In order to better answer this question, it is important to see how this recent trend relates to longer-term trends. If the acute care shortages Maine’s healthcare system is experiencing today can be explained by historical staffing shortages, as the governor claims, then we should see it in the data.
The Bureau of Labor Statistics (BLS) publish employment numbers by industry, the former by month and the latter by quarter. While these data do not line up perfectly with the total staff numbers in the Maine CDC healthcare worker vaccination dashboard, they are helpful in comparing trendlines.
In terms of hard numbers, Maine’s healthcare workforce has not rebounded from its pre-pandemic high of more than 112,000 but mounted a significant comeback in the last half of 2020.
In terms of growth, during the pre-pandemic period starting January 2019, BLS data show that the industry grew by more than 130 workers per month on average. From March 2020 to this September, the last month on record, employment faltered, losing 178 on average every month, but that was borne mostly during 2020, before vaccines were available. From January to September 2021, the monthly growth rate has been even, signaling a rebound from the depths of pandemic burnout.
Accounting for the 789 who presumably chose to be vaccinated since July, if no unvaccinated hospital staff left their job, the hospital worker vaccination rate in September would be nearly unchanged: around 85%. Yet, the published vaccination rate of hospital staff in September is over 92%.
About 4,000 out of nearly 51,000 hospital staff (7.8%) chose to leave their jobs rather than get vaccinated over the two months since the mandate was announced. The rising vaccination rate over that time reflects this phenomenon: the denominator shrunk by 8% while the numerator rose by less than 2%. Numbers from August to September bear this out as well.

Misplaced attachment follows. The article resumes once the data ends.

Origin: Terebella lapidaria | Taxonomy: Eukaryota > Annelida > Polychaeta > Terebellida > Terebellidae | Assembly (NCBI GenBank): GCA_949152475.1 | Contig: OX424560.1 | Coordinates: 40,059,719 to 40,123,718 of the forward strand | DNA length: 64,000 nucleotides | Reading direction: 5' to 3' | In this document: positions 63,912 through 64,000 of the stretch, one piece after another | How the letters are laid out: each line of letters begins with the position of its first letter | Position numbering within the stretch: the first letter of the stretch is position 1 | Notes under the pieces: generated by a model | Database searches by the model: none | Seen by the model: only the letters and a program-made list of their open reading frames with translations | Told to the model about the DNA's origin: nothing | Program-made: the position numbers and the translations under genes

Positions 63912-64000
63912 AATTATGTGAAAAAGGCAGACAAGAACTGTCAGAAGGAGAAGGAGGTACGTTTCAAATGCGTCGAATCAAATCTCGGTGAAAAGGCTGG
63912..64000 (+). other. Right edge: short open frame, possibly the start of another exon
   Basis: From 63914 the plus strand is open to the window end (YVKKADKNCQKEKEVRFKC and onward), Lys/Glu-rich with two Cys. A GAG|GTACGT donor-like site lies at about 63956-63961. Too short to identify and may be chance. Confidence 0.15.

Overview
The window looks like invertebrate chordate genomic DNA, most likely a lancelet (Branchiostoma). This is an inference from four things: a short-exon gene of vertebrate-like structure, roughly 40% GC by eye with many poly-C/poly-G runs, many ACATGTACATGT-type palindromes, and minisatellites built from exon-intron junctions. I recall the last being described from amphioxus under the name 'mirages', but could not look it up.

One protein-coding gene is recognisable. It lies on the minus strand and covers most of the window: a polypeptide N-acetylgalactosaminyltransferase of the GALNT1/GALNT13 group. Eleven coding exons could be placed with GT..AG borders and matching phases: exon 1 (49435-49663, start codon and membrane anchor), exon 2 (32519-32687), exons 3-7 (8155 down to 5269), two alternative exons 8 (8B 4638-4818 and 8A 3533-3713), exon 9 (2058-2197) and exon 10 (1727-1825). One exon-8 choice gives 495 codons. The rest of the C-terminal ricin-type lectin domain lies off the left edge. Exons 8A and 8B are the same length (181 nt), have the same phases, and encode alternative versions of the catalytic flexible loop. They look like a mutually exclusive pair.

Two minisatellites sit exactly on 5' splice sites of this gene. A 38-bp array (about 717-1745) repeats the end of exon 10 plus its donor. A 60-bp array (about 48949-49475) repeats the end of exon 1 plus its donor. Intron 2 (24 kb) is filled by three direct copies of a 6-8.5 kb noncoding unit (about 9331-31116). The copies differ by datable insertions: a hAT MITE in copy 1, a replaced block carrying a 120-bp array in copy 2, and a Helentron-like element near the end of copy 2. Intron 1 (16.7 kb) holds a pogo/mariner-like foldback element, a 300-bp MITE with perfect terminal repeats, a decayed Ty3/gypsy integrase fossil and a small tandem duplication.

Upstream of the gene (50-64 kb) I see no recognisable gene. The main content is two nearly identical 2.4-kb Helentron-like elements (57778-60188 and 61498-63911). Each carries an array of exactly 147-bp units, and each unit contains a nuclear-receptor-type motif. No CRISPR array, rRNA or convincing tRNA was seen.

If the unvaccinated hospital staff who reported in August were there in the September report (they’re not presumably because they resigned), the vaccination rate would be unchanged: ~86%— Nick Murray (@NickMurr) November 1, 2021
The vax rate rose literally because staff left and the denominator shrunk #mepolitics
Either way, this much is clear: in the two months since she announced it, the governor’s gamble on a healthcare workforce vaccine mandate has not paid off. In fact, it has led to enormous numbers of essential healthcare workers leaving the industry, either finding one of the many jobs open in the state, or moving to another state where COVID-19 vaccination is not a condition of employment in their preferred field. It’s no wonder multiple Maine hospitals have announced care rationing, patient diversion, and department closures in the last two months.
For the thousands of unvaccinated workers who have already left their job, and potentially the healthcare field altogether, it is difficult to see how the state can coax them back to the front lines without a full repeal—or at least a substantial alteration of—this mandate.
At this point, Mills seems to be charging headlong into the consequences of this reckless policy choice with little to no regrets. Sadly, it will be the people of Maine who will bear the ultimate cost.